IDF's second pilot to integrate women into armored corps to begin

Decision on the program is expected by mid-2022

Israeli female soldiers walk in front of a tank during an exercise at the end of their tank instructors course at Shizafon base (photo credit: RONEN ZVULUN / REUTERS)
Israeli female soldiers walk in front of a tank during an exercise at the end of their tank instructors course at Shizafon base
(photo credit: RONEN ZVULUN / REUTERS)
Almost a year after the military announced that the pilot program to integrate women into the armored corps would be extended, the next round is set to begin on Tuesday.
Those who will take part will first join the infantry corps and go through two weeks of basic training, after which the 20 women will be chosen to take part. They will then begin four months of training with troops from the Karakal Battalion.
The second part of training will see them specialize in operating a tank and operational missions. They will be trained by commanders from the Border Defense Array, who have undergone specialized training in the Armored Corps.
The entire program is set to last 18 months.
The military has also increased the height (1.65 meters) and weight (60kgs.) requirements of women who want to take part and has lengthened the time that women will be deployed on operational missions along the borders with Egypt and Jordan.
The training will be conducted at the Shizafon military base in southern Israel, and operational activities will be under the command of the 80th Edom Division.
“We are determined to provide them with the best training that will not compromise on standards,” said Brig.-Gen. Amit Yamin, the commander of the Border Defense Array, adding that the training scenarios have been adapted to the mission of border defense, while individual indices of those in the armored corps have remained the same.
Once the women have familiarized themselves with operating tanks and with infantry combat, they will be stationed with the Paran Brigade, where they will be deployed to protect the country’s southern borders.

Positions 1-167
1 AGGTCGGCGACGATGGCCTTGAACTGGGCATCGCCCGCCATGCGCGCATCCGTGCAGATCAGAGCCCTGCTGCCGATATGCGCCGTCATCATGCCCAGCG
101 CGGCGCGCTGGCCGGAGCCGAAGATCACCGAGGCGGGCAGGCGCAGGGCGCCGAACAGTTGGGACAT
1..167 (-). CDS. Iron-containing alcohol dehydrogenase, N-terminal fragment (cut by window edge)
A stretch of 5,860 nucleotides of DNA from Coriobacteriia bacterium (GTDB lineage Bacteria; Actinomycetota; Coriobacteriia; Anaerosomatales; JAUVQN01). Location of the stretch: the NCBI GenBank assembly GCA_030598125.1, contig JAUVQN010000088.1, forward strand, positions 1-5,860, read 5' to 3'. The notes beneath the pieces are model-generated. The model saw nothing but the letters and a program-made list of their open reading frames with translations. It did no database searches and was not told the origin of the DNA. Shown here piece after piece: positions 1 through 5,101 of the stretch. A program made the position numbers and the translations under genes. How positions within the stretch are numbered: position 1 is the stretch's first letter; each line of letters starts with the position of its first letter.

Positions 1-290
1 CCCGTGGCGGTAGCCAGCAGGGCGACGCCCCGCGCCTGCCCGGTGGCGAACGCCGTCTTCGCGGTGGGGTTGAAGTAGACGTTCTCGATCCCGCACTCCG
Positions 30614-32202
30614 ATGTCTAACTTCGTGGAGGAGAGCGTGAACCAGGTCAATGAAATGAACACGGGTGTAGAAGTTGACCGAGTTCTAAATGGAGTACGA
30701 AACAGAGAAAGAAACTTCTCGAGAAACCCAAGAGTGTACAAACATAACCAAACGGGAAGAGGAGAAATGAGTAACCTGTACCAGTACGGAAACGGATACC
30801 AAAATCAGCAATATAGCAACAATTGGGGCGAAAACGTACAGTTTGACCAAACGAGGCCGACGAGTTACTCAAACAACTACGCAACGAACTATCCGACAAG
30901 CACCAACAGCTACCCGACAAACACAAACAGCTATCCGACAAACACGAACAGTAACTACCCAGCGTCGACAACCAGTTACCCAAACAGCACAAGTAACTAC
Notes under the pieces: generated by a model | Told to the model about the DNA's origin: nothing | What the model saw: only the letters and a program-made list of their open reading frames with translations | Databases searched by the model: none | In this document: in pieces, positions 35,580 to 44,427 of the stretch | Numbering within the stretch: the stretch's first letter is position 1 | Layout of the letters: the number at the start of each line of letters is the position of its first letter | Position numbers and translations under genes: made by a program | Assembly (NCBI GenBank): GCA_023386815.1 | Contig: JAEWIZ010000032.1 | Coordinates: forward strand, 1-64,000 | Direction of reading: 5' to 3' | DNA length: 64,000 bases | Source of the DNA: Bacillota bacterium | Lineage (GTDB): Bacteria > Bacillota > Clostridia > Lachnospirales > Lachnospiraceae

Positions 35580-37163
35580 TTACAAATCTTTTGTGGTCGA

“It is precisely along these borders that we need integrated protection,” Yamin continued, adding that “we need continuous multi-dimensional readiness – infantry, armor, and reconnaissance capabilities. This combination is necessary and has been yielding results in the field for years. “
At the conclusion of the training period and the operational activities, another assessment will be held and a final decision will be made whether to continue with the program some time in mid-2022.
The IDF has always held that should the pilot scheme be deemed successful, there would be no mixed-gender tank crews, and female tank crews will not be part of battalions that would operate in enemy territory; they would, instead, only be deployed to the borders.
The initial push to integrate women into the armored corps and the pilot program was ordered by former chief of staff Gadi Eisenkot, but it only got going under current IDF Chief of Staff Lt.-Gen. Aviv Kochavi.
The IDF announced in June 2018 that the military had successfully completed an initial pilot program to train women on tanks, with two-thirds of those who started finishing the program, including four who became tank commanders.
But in April 2019, the military announced that despite the successful experiment, women would not be able to serve in the armored corps and it changed direction last year, shortly before the High Court was ready to hear two petitions against the military for that decision.
Last year, Kochavi decided following detailed discussions with officers in the General Staff and other senior armored corps officers that while the pilot showed the true potential of women, there were also several issues, including difficulty in loading heavy shells.
According to the military, the decision to freeze the project was taken based on an assessment by the Ground Forces, which found that the next stage of the pilot program “would require significantly more manpower and resources to undertake” and that it was decided instead to bolster other existing co-ed combat units.
The decision to stop the program was appealed by two of the women who completed the pilot, Osnat Levi and Noga Shina, along with Afik Shema, one of the officers who accompanied their training.